Gastrectomy means removal of stomach. Sleeve gastrectomy involves removal of a part of the stomach from one side. The surgery is done by laparoscopic method. Through multiple small incisions on the abdominal skin, surgical instruments are inserted inside the abdominal cavity. A video camera (laparoscope) is introduced to record and visualize the internal organs. This gives more precision while performing the surgery.
The left side of stomach is surgically cut and removed in this process. This leaves behind a vertical tube like structure. It is is sealed together with staples. Because the size of stomach reduces drastically after this surgery, intake of food is restricted which promotes weight loss.
The term bypass means avoiding one path and finding an alternate route to proceed. In gastric bypass surgery, the food is allowed to remain in the stomach for a very little time and directly pass into the intestine. The procedure can be done laparoscopically or with open method. Through incision, surgical tools are passed inside the abdominal cavity.
If laparoscopic method is being used, multiple small surgical incisions are made on the abdominal skin. If open surgery is being done, a single larger incision will be made. Laparoscopy involves using a video camera atatched to a long flexible tube being introduced inside the abdominal cavity. This helps to get an idea about the structure of the internal organs.
The further procedure is same for both methods. The stomach is divided and the upper part is tied up like a pouch. The remaining lower part of the stomach, which is the larger portion is then either surgically removed, or bypassed. The initial part of the lower intestine is directly connected to the upper small pouch of the stomach. Due to the reduced volume of stomach cavity, very little food can be consumed at a time. The food passes almost immediately to the intestines, thus reducing the digesting time. This leads to lesser absorption of calories and unwanted fats. Thus weight loss can be achieved faster.
The surgery can be done with open or laparoscopic method. In open method, a single large surgical cut is made over the abdominal skin. For laparoscopic method, multiple smaller incisions are made. Through one of the multiple incisions, a laparoscope is inserted. This is a camera which records and allows the operating surgeon to see the internal organs. This facilitates the surgeon to have a clear field of vision during surgery. Rest of the steps are same for both the approaches.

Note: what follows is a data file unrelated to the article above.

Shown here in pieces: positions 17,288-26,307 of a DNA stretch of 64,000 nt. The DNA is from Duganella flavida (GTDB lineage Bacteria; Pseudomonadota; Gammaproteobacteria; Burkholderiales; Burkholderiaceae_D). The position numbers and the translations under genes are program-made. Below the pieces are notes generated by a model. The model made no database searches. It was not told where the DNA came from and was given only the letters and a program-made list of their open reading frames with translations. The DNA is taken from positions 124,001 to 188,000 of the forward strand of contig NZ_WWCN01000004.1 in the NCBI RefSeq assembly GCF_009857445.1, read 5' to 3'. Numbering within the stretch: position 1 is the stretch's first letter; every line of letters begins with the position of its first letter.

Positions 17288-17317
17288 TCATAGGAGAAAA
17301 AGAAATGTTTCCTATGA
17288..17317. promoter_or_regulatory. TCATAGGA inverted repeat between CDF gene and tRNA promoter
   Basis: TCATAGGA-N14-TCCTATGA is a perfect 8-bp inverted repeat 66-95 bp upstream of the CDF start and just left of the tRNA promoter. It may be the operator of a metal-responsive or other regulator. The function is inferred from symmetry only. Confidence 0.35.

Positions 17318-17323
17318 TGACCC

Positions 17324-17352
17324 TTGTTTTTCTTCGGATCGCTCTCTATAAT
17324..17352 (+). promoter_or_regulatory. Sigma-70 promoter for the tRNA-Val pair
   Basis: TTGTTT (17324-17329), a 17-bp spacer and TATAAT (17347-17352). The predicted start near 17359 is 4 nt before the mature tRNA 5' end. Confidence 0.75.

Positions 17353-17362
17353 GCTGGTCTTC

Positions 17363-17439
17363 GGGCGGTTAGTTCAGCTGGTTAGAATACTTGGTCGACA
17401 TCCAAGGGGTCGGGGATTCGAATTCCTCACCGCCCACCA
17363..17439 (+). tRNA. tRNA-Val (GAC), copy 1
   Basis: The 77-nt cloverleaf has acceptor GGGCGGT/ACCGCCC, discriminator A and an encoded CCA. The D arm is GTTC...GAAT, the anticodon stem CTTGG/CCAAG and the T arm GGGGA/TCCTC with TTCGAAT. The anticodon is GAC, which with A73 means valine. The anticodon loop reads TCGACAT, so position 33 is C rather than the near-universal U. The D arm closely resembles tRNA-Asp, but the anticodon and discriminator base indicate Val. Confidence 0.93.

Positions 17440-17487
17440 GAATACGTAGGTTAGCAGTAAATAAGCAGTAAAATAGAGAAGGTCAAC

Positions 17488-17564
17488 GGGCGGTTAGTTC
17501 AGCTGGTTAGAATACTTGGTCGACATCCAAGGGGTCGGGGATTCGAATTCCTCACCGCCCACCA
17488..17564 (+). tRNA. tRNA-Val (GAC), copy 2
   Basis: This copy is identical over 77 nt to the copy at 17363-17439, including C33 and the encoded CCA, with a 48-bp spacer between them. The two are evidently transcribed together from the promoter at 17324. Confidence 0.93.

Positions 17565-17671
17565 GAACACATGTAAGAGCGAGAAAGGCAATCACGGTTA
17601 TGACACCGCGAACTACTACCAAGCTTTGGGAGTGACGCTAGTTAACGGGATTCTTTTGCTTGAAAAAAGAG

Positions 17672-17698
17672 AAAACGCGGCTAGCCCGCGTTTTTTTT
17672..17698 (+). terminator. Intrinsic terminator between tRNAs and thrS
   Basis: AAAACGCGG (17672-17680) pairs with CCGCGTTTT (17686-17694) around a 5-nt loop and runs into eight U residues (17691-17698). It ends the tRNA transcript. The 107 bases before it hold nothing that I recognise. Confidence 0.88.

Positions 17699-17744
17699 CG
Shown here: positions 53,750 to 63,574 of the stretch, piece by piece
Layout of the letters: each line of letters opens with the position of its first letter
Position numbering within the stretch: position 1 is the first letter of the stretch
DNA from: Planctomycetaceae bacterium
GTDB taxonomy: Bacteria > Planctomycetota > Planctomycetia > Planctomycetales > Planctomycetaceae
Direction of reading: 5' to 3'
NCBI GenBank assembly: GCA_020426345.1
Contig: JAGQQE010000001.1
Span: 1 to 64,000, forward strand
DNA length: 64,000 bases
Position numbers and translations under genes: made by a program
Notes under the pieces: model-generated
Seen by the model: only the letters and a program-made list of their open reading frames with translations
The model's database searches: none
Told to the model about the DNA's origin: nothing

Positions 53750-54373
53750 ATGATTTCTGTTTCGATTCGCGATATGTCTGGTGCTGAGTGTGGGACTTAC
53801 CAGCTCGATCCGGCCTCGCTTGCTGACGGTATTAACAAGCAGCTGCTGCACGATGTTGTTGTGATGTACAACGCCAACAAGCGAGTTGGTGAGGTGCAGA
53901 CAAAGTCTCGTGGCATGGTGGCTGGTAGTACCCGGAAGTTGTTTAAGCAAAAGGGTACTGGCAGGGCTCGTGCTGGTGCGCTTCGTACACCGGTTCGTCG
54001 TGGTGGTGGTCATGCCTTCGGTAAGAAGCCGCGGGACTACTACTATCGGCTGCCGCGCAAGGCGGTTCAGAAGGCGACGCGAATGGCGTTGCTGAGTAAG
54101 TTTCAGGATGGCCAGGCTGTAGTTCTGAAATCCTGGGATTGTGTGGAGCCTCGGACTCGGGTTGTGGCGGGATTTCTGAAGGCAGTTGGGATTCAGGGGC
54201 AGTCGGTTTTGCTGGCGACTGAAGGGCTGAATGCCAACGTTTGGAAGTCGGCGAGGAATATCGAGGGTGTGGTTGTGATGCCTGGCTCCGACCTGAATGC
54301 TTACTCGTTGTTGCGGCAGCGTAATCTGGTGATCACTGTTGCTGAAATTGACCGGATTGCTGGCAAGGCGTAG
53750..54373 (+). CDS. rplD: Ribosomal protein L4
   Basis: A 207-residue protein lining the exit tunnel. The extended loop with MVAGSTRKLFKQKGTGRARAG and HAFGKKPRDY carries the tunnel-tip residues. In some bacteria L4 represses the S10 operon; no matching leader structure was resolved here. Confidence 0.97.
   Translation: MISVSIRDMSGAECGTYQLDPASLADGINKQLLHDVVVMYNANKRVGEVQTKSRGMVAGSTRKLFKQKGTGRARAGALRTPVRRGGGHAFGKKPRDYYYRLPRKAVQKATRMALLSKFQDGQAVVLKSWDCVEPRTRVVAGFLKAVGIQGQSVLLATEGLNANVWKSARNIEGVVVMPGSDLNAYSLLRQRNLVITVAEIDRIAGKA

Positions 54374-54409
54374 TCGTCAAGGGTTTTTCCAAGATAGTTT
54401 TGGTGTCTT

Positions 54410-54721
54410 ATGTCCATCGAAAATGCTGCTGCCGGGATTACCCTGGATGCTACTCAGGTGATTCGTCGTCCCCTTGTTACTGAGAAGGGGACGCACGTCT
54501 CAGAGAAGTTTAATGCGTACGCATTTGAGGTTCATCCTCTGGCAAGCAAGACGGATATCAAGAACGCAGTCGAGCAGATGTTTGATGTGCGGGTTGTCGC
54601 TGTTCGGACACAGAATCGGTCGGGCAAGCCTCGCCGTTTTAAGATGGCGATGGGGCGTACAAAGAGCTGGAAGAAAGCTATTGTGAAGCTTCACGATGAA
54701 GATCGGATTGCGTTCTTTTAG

A large part of the stomach is removed. The lower opening of the stomach known as pylorus, is directly connected to the lower portion of small intestines. This way, food does not pass through the intermediate portion of small intestine. Digestion time of the food is reduced and there is reduced absorption of calories and fats. This will accelerate weight loss and help in reducing excess body fat.
The portion of the intestines which is bypassed continues to receive bile and liver enzymes needed for digestion. They are passed on the the lower part of the intestine. A segment of small intestine serves as a common pathway for both these paths, i.e., the one which receives bile and the one where pylorus is connected to the small intestine. In this common pathway food and bile mix and further digestion takes place. It is a complicated procedure.
Any one of these surgeries or a combination of them may be performed in an obese patient. A lot of post-operative care and restrictions are associated with bariatric surgery. The long term success of bariatric surgery depends a lot on how well these restrictions are followed.
Immediately after the surgery patient is taken to the recovery room. Consciousness is regained soon after the effects of anesthetic agent reduce. The patient is examined thoroughly. Vitals are continued to be monitored. Hospital stay for about 2-3 days is necessary during which the patient is kept under observation. They may be discharged sooner or after this duration depending upon their recovery. Complete recovery form surgery takes about 3-4 weeks. After bariatric surgery, efforts have to be put in by the patient as well as doctor to achieve the desired weight loss and to maintain it. Some useful information for post-operative care are mentioned below:
A general misconception is that the patient will have lost a lot of weight immediately after surgery. This is not true. Bariatric surgery does not remove any excess fat or weight from the person's body, it merely paves the way to stimulate weight loss. A regular exercise regimen is advised to the patient which has to be followed strictly. If adequate weight loss is not done properly, the surgery will not produce much benefit. Weight loss can be achieved by exercise like brisk walk, yoga. Once the person loses some weight and gets more mobility, they can proceed to aerobics, jogging, going to the gym. Massage therapy also helps in weight loss. Once the desired weight is achieved, exercise has to be continued to maintain it.